More than just as a reference point but rather, because he was the most important American architecture photographer of the post-war period and his images of modernist houses built by Richard Neutra, Frank Lloyd Wright and Frank Gehry are artistic icons in their own right, more than 50 photographs by Julius Shulman are included in the exhibition.

Far from being a ’standard’ time on the Pacific coast, the organisers of the Martin-Gropius-Bau show are out to prove that the years between 1950 and 1980 in Southern California were awash with innovative artists producing exceptional art that was equal to, and sometimes more pioneering than, any contemporaneous work going on elsewhere in the world.

Works, from top
Frederick Hammersley, Up Within, 1957–58
Peter Alexander, Cloud Box (Large), 1966
Ed Ruscha, Standard Station, Amarillo, Texas, 1963
Bruce Nauman, Four Corner Piece, 1971
David Hockney, A Bigger Splash, 1967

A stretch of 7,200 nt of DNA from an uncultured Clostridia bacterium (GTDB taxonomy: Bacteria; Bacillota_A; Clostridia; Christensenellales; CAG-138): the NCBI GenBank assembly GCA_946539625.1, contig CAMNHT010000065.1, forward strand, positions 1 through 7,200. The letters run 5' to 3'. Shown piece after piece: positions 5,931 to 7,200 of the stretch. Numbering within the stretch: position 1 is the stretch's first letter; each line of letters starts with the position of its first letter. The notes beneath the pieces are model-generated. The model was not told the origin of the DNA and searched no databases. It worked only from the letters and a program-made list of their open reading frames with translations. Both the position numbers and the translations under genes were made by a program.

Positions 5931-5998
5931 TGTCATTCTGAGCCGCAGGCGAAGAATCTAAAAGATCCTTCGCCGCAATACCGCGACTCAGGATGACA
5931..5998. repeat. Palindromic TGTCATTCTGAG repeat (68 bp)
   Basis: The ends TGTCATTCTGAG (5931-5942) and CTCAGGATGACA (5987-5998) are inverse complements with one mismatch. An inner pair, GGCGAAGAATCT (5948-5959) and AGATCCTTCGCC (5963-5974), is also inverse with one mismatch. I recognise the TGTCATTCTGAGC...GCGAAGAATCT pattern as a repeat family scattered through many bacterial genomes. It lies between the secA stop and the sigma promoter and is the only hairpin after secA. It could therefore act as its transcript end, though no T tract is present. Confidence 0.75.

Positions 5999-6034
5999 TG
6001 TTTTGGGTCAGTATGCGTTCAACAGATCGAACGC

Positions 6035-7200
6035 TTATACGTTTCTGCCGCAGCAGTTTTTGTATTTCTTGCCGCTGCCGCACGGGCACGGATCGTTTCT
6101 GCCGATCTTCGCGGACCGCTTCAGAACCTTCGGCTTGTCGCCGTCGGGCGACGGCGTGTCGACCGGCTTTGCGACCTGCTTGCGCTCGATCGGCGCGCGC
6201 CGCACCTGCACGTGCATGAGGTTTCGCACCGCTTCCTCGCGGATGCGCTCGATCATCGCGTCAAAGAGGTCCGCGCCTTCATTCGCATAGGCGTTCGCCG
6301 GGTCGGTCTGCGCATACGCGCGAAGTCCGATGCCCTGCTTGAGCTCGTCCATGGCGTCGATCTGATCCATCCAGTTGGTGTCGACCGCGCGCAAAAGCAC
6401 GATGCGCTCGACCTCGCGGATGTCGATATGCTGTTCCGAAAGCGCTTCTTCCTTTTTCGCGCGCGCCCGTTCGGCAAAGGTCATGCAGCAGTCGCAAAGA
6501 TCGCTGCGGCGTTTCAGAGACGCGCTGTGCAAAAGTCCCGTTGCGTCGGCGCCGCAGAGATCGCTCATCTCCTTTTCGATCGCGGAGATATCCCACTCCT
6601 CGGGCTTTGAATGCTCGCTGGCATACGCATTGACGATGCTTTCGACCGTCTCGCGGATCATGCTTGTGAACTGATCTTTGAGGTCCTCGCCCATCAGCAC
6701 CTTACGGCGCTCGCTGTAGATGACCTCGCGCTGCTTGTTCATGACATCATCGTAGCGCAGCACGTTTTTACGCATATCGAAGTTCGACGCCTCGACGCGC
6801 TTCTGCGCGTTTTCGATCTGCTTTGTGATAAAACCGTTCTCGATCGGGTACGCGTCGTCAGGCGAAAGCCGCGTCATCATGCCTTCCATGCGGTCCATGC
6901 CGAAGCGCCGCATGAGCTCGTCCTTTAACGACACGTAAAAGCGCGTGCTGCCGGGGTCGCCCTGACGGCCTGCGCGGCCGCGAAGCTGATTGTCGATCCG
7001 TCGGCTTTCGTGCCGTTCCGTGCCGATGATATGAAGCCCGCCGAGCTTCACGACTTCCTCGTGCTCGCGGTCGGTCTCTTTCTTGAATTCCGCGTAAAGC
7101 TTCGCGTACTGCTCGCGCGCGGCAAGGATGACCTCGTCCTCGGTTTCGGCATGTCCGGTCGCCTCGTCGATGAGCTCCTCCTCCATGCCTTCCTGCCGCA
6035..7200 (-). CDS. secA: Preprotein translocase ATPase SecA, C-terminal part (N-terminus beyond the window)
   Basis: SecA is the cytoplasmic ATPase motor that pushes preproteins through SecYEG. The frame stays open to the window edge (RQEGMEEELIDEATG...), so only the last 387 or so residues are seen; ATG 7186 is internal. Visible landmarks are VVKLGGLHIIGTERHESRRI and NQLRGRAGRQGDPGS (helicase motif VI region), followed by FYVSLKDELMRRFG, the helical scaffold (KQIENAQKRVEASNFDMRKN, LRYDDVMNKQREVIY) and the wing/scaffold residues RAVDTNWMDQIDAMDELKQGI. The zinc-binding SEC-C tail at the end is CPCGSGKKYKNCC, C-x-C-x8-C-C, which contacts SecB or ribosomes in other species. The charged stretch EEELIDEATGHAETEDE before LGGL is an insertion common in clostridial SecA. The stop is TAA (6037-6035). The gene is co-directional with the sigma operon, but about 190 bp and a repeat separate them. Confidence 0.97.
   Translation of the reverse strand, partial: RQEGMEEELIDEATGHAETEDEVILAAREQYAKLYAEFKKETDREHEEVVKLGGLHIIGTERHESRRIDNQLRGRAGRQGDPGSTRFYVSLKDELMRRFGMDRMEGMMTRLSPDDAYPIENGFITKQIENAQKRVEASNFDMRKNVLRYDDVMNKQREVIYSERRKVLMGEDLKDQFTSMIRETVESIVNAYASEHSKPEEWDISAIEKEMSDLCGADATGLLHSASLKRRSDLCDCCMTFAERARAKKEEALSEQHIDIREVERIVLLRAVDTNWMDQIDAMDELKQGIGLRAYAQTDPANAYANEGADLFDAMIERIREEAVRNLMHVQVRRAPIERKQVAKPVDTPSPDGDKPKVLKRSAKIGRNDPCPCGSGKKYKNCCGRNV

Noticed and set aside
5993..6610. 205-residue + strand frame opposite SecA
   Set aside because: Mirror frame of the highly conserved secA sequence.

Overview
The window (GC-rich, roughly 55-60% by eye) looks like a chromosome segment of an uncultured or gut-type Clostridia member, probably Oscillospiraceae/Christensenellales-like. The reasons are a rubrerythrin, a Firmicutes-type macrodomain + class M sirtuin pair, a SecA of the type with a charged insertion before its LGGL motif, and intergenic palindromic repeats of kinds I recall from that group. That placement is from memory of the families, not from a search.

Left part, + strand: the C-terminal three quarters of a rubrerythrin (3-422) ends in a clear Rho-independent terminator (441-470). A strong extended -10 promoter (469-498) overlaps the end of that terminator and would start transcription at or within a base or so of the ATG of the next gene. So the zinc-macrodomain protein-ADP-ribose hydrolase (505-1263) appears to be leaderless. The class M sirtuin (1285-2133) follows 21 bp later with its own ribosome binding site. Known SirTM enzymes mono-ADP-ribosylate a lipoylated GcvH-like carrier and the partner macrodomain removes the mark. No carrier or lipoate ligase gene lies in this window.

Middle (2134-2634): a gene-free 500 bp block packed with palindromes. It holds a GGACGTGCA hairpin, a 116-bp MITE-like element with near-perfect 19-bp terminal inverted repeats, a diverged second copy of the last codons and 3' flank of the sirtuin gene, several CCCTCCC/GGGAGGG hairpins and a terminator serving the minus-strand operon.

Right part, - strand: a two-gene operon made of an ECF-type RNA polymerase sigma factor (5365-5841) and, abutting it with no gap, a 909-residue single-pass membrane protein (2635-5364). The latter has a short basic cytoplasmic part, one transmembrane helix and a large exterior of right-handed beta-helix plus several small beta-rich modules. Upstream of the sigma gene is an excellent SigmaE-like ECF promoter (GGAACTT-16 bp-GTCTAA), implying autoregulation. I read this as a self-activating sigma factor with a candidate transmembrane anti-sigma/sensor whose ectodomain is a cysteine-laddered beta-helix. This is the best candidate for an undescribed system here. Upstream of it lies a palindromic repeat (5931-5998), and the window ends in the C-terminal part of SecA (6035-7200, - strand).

Julius Shulman, Case Study House #22, 1960
De Wain Valentine, Red Concave Circle, 1970
Larry Bell, Untitled, Wall Piece, 1967
Edward Kienholz, Walter Hopps Hopps Hopps, 1959
Frederick Hammersley, Up Within, 1957–58
Peter Alexander, Cloud Box (Large), 1966
Ed Ruscha, Standard Station, Amarillo, Texas, 1963
Bruce Nauman, Four Corner Piece, 1971
David Hockney, A Bigger Splash, 1967
Julius Shulman, Case Study House #22, 1960
De Wain Valentine, Red Concave Circle, 1970
Larry Bell, Untitled, Wall Piece, 1967
Edward Kienholz, Walter Hopps Hopps Hopps, 1959

Related shows
David Hockney RA: A Bigger Picture
The Royal Academy, London, UK. Until 9 April 2012
Ellsworth Kelly: Prints and Paintings
Los Angeles County Museum of Art, Los Angeles, USA
Until 22nd April 2012
Ellsworth Kelly: Los Angeles
Matthew Marks Gallery, Los Angeles, USA
Until 7th April 2012
Southern California Minimalism: 1960 to the Present
Selling exhibition Sotheby’s New York, 2 – 23rd March, 2012